The Waitaki District Council began ground testing on the banks and riverbed last week, which involved drilling three test holes and two in the river, a spokesman said.
The tests were conducted from a barge with increased environmental controls in place.
The council secured design funding for a replacement bridge earlier in the year.
"The eventual project will be shovel-ready once construction funding is acquired," the spokesman said.
The bridge is the second to be constructed in that location, with the original piles from its 1871 predecessor still visible at low tide upstream of the existing bridge.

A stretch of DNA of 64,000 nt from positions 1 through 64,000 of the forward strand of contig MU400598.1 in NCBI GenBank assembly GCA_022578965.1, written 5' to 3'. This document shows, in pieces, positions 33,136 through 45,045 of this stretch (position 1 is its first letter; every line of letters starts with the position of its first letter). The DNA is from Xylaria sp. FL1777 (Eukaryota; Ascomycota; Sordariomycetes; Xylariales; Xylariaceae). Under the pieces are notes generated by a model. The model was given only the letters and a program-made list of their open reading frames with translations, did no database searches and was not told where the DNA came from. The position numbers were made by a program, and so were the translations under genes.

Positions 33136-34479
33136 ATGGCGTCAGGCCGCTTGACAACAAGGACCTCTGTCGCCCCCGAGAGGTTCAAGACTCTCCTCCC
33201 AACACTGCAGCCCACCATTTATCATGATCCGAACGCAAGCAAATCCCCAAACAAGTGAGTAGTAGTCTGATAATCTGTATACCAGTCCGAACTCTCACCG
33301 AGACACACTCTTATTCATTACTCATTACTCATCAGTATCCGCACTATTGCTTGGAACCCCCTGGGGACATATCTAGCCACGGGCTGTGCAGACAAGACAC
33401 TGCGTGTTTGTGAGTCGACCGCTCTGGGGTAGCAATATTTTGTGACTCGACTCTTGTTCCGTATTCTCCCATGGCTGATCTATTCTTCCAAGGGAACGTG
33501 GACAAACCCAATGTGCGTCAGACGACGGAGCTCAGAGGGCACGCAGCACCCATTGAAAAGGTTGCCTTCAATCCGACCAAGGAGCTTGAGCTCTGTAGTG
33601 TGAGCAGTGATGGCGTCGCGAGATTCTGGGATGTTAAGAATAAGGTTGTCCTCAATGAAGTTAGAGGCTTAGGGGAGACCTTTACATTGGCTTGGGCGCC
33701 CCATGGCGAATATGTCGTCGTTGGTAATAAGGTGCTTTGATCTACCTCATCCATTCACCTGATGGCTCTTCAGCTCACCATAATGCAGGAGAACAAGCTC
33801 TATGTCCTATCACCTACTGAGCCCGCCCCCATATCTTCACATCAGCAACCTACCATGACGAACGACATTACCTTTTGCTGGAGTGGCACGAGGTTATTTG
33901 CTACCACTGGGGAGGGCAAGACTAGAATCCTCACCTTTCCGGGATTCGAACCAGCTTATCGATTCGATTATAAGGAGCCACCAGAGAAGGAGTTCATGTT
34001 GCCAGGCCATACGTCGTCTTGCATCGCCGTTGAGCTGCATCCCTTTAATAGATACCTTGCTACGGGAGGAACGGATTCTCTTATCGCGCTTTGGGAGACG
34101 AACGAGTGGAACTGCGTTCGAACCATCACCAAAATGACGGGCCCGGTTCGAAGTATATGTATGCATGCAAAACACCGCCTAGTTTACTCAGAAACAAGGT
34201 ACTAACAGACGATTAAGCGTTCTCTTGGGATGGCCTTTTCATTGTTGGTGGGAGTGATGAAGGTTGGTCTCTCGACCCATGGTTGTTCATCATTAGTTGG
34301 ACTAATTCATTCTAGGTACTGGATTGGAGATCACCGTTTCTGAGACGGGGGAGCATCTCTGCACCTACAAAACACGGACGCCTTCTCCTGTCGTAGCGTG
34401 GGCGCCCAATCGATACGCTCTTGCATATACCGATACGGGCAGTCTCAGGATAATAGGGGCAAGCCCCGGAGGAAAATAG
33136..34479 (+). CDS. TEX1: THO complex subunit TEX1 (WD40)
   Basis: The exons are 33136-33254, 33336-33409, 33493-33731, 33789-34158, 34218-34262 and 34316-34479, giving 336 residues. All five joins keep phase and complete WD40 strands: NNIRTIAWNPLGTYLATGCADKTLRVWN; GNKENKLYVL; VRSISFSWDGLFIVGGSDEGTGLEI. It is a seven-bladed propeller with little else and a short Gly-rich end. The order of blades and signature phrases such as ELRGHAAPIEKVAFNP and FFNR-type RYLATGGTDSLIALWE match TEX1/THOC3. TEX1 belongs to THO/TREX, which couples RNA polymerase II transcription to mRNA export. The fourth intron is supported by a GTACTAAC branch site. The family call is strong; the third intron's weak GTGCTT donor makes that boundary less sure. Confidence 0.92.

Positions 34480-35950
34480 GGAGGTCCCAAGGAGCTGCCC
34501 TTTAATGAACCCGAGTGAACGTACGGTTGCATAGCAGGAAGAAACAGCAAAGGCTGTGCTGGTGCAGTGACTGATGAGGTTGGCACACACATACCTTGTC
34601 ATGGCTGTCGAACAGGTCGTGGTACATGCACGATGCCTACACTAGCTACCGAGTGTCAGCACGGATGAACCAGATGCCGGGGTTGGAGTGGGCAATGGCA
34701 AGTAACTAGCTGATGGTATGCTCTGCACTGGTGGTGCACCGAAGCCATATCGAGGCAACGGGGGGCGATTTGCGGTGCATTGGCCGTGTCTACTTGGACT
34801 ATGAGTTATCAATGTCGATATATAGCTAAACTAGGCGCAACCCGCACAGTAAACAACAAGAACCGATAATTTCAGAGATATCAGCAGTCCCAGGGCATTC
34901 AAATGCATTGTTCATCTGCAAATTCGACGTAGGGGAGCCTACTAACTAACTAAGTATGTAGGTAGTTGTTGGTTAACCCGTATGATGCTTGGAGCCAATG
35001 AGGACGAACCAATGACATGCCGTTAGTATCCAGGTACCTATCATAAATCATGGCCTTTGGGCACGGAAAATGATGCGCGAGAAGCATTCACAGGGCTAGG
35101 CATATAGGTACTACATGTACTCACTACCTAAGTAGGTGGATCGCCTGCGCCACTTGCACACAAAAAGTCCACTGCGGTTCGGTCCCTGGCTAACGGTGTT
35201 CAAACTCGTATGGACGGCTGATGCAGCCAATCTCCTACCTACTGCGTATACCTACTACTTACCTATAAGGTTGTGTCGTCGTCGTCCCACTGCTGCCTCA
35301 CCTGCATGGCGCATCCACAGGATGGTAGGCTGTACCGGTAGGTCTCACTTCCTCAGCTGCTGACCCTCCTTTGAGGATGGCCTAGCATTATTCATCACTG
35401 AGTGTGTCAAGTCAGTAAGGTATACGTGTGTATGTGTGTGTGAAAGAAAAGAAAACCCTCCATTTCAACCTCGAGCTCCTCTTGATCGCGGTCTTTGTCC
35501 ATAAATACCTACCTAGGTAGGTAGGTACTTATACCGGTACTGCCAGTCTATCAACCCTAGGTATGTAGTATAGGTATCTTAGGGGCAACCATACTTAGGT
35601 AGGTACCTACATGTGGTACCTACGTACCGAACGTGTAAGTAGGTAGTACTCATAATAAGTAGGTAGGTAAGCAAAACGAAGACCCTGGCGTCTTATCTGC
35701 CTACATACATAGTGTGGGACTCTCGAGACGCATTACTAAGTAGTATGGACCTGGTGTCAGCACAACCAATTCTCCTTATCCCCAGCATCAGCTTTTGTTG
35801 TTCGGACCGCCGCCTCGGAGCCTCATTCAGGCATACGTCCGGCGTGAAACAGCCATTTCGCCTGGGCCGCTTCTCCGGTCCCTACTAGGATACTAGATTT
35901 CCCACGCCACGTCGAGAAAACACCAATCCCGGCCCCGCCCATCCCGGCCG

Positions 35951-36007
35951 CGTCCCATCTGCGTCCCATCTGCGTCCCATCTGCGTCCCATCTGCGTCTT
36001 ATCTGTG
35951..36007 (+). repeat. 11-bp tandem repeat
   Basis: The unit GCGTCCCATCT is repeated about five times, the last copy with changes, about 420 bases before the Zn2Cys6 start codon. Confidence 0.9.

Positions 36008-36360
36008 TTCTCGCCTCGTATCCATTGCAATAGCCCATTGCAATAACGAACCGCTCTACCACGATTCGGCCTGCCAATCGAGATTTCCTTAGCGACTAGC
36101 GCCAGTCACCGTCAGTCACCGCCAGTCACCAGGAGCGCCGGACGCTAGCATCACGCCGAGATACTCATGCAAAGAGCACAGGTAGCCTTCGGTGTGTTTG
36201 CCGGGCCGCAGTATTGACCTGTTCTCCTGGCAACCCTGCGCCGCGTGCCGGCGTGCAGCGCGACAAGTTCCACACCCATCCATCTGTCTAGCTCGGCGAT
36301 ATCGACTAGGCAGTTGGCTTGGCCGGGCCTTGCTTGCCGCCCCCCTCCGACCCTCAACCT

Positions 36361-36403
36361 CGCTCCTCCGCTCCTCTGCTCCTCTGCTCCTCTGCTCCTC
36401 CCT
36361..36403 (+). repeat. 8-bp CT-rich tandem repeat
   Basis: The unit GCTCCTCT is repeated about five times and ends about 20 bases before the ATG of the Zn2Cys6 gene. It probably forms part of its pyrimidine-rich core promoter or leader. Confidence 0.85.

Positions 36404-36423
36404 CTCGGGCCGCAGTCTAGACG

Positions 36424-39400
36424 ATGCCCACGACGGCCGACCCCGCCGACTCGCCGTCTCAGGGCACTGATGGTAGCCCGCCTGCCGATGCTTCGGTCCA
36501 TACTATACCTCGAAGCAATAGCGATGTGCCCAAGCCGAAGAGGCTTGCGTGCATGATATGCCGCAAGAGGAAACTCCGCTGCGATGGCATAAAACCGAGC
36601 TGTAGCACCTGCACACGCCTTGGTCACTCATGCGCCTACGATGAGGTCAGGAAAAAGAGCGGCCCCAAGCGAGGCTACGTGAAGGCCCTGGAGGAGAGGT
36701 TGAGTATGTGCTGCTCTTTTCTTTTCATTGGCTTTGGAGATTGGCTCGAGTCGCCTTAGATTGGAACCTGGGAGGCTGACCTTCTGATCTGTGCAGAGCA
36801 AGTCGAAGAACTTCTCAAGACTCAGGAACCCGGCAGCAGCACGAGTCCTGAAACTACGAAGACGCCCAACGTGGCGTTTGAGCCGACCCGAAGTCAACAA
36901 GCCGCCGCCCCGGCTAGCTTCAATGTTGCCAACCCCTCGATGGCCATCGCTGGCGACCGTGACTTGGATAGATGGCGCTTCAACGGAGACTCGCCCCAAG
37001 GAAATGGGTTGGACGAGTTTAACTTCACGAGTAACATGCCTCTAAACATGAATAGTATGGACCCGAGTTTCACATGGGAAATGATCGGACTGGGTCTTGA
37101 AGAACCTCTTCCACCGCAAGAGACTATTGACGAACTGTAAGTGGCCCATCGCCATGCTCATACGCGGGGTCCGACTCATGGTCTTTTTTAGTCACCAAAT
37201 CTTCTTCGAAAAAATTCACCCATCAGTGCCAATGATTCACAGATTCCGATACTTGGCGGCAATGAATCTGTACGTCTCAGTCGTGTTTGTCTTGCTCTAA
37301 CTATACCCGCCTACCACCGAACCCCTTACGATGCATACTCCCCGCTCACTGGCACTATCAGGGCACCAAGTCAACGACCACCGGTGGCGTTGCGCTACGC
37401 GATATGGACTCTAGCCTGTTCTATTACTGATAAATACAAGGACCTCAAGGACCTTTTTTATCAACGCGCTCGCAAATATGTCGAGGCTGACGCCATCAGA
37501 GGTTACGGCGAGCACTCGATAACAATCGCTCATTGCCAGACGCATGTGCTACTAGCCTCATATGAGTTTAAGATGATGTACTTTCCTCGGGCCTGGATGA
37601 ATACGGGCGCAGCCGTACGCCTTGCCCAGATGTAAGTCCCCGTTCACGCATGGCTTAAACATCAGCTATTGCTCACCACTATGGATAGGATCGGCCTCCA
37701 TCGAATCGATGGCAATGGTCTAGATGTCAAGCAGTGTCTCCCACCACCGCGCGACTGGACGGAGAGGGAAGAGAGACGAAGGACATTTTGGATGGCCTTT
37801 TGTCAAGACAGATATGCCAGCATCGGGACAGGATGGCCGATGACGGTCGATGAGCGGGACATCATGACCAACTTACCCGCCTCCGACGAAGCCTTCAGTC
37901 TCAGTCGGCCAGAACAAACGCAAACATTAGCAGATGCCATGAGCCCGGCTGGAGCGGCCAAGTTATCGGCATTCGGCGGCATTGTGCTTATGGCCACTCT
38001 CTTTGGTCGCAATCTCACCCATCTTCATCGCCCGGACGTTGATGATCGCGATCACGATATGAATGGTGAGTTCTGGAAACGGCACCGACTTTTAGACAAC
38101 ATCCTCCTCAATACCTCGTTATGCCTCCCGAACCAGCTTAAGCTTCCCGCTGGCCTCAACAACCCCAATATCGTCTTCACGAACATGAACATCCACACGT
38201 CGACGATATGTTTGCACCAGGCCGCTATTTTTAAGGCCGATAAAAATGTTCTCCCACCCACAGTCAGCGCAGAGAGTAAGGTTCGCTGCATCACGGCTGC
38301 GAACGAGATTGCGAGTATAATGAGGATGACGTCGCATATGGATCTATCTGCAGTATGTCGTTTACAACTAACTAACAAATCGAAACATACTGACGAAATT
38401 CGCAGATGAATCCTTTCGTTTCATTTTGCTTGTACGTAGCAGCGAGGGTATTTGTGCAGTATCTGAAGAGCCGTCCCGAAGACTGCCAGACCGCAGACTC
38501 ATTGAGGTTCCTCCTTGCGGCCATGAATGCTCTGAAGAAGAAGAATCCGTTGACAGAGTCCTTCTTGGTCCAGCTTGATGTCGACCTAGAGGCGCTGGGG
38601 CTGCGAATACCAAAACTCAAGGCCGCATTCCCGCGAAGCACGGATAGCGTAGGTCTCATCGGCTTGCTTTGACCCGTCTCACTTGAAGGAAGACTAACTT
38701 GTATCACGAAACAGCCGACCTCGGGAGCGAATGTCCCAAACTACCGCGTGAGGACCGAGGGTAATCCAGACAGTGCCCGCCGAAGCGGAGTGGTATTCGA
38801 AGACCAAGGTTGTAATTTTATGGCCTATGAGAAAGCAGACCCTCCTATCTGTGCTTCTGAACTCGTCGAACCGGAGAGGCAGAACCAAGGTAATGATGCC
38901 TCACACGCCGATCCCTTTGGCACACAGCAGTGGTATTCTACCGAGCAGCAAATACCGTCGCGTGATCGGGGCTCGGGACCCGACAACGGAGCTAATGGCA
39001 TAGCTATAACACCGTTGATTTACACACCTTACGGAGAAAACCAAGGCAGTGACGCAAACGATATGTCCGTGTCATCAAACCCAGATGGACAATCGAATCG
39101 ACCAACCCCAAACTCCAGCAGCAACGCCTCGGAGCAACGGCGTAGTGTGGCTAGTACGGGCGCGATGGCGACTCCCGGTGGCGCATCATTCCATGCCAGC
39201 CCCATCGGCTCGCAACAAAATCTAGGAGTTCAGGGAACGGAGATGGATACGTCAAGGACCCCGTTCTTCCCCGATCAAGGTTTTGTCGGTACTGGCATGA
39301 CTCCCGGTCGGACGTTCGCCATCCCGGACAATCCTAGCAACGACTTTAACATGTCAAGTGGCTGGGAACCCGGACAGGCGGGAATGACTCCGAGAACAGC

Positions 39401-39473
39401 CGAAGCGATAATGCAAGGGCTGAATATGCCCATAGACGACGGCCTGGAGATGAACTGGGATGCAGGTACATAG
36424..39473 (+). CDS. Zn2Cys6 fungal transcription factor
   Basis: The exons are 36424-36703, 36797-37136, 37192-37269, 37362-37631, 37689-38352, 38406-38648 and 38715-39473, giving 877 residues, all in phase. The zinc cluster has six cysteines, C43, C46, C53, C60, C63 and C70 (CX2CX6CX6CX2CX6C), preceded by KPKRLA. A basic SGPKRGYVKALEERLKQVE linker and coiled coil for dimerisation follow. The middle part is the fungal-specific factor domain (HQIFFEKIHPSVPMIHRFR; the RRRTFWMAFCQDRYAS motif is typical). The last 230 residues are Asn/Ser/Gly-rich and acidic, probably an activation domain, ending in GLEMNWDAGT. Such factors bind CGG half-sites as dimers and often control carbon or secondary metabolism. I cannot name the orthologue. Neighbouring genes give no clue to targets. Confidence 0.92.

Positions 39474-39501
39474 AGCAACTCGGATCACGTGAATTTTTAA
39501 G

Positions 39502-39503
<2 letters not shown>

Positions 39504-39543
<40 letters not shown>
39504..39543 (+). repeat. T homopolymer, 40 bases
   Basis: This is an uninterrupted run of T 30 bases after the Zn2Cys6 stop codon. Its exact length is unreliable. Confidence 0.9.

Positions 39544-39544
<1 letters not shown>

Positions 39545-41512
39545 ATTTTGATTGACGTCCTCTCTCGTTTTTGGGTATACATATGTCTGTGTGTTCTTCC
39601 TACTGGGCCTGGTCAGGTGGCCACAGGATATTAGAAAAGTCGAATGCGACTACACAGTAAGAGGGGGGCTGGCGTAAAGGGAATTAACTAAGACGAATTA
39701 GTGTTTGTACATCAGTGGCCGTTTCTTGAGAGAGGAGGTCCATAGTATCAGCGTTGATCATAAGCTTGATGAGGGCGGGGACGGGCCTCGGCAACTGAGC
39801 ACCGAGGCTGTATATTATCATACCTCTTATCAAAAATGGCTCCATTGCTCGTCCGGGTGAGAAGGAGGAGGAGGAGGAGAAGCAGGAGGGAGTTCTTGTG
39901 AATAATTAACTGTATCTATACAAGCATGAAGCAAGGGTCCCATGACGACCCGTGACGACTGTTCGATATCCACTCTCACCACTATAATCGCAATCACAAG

Constructed in 1899, it was originally dubbed the Victoria Bridge, after Queen Victoria, however the name has not stuck.
At the time, the price of the bridge was subject to much debate among the council, which halted the construction.
The original structure was built of New Zealand timber from the Catlins River, which was only expected to last 20 years.
It instead lasted 28 years.
The new bridge, which is still in use today, was constructed from Australian hardwood, which at the time was estimated to last for a century.
Like its predecessor, the bridge has lasted well past expectations.